Broad-tailed Hummingbird,Selasphorus platycercus. (Fig. 11.17) Male length 3 1/2 in (9 cm), female length 3 3/4 in (9.5 cm); male weight 1/10 oz (3.8 g), female weight 1/8 oz (4.5 g). Relatively common summer resident locally in the White-Inyo Range; occurs between approximately 6,000 and 9,000 ft (1,829 and 2,743 m) elevation.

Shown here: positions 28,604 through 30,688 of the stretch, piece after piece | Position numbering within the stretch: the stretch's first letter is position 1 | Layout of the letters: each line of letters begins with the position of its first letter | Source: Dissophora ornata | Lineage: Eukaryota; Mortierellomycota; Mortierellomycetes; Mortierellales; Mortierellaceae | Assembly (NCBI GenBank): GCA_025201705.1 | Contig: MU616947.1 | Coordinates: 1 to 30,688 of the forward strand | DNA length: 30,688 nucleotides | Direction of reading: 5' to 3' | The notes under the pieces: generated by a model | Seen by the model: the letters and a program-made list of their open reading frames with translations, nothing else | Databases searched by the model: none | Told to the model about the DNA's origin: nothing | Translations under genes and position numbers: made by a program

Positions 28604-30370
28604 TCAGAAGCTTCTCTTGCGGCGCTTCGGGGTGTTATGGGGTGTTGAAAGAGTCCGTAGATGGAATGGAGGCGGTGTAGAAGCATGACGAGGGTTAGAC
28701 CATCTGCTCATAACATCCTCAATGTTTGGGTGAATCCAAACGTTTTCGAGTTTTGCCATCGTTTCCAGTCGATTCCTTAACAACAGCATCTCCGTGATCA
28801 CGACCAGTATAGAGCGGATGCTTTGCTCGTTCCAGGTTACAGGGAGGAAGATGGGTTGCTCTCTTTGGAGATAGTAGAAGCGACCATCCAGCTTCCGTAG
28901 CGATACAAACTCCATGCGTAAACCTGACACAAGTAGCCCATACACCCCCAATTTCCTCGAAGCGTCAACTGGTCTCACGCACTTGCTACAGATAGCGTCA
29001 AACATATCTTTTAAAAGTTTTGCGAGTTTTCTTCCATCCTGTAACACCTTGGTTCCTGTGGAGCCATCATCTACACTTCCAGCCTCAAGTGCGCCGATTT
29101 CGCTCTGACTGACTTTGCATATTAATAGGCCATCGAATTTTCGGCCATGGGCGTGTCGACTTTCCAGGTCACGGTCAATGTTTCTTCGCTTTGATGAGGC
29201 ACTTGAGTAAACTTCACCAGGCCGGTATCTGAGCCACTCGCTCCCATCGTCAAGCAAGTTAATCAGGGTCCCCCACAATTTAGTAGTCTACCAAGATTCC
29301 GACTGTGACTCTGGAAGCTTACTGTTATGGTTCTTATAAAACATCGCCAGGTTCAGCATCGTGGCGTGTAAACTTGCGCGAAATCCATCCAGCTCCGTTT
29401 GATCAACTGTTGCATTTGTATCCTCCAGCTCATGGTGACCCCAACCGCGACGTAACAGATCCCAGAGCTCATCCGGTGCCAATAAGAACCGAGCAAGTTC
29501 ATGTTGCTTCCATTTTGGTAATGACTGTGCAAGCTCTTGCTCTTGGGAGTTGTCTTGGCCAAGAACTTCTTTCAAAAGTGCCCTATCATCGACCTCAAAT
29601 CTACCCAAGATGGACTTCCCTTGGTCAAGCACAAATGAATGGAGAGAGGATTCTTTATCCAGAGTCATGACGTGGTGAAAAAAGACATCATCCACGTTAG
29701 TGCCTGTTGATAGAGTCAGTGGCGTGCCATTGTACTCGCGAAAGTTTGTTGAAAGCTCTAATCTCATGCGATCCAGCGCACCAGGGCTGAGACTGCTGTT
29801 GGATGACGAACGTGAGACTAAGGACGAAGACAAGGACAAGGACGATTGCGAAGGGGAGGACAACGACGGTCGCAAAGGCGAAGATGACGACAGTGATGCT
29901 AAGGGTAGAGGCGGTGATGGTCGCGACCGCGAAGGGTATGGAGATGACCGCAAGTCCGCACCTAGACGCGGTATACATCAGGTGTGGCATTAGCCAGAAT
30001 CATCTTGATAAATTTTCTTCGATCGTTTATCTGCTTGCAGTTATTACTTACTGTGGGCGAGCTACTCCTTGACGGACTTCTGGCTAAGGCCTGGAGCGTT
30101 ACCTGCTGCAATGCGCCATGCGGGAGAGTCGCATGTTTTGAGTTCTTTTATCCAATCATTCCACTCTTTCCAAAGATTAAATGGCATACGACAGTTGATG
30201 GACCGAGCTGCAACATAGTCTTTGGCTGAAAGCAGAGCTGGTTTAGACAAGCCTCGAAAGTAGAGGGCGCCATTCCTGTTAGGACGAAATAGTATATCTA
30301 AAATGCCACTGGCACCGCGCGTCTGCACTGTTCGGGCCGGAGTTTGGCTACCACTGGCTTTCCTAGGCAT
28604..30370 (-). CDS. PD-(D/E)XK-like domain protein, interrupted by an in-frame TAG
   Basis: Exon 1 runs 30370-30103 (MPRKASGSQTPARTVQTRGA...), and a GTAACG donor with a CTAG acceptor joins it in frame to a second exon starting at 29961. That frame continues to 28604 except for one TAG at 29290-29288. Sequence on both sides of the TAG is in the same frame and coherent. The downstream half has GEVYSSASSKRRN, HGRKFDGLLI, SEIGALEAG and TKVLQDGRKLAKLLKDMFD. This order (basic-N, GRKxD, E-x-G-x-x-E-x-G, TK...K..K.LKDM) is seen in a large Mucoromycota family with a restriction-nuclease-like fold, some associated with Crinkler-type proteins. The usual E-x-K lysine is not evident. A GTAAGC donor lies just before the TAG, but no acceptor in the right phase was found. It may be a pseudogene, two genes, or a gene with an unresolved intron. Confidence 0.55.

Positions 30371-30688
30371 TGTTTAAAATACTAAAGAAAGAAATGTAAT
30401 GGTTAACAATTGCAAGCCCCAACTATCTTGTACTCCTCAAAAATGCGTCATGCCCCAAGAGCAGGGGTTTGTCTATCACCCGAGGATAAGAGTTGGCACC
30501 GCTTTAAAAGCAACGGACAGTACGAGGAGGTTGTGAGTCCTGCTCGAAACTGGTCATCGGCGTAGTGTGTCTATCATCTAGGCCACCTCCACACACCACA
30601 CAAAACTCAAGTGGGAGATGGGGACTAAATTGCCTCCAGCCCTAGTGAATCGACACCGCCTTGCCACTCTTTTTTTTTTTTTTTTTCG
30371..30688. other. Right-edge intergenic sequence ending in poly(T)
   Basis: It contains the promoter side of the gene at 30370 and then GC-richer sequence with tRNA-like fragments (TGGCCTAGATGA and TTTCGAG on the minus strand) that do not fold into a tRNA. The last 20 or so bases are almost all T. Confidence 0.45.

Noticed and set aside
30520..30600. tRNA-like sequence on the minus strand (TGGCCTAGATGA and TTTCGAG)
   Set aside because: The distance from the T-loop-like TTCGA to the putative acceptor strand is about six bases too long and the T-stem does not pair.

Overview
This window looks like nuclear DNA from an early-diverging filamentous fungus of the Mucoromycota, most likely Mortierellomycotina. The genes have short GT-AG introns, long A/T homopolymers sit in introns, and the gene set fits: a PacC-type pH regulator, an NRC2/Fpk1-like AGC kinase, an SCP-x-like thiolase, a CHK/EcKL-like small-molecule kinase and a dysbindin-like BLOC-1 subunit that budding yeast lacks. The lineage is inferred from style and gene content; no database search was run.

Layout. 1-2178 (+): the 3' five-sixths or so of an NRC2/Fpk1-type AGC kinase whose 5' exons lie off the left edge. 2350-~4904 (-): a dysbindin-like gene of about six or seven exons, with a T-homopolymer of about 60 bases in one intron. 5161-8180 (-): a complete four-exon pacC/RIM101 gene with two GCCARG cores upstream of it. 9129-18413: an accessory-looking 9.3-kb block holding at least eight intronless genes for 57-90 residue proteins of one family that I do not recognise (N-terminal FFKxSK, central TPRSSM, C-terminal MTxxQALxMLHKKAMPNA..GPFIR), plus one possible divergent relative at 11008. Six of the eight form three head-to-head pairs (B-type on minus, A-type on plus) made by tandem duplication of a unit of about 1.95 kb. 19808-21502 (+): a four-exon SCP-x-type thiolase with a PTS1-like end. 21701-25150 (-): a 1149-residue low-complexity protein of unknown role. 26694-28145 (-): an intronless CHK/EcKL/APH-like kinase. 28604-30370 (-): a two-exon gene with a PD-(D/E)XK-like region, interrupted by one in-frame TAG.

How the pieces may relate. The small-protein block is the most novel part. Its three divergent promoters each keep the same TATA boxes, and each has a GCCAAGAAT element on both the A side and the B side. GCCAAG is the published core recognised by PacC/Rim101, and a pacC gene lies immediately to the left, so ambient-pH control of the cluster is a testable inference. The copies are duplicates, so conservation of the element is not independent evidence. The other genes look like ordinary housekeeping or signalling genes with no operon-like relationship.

This hummingbird inhabits the pinyon-juniper-Mountain Mahogany belt, where it prefers riparian thickets along wet or dry watercourses or near springs. There it feeds primarily on nectar from a variety of plants. Insects and spiders on flowers, near sapsucker borings, or in the air are also taken. The small, cup-shaped nests are typically placed on low horizontal branches of streamside trees. Like most hummingbirds, the Broad-tailed Hummingbird constructs its nest with spider webs, fine leaves, shreds of bark, and cottony material. Prior to breeding, one or several males display with U-shaped dives to a perched female from 20 ft (6 m) or more above the ground. During this display, sharp clicking notes are commonly uttered. In ordinary flight, males produce with specialized wing feathers a characteristic cricketlike trill. Reference: Johnsgard (1983).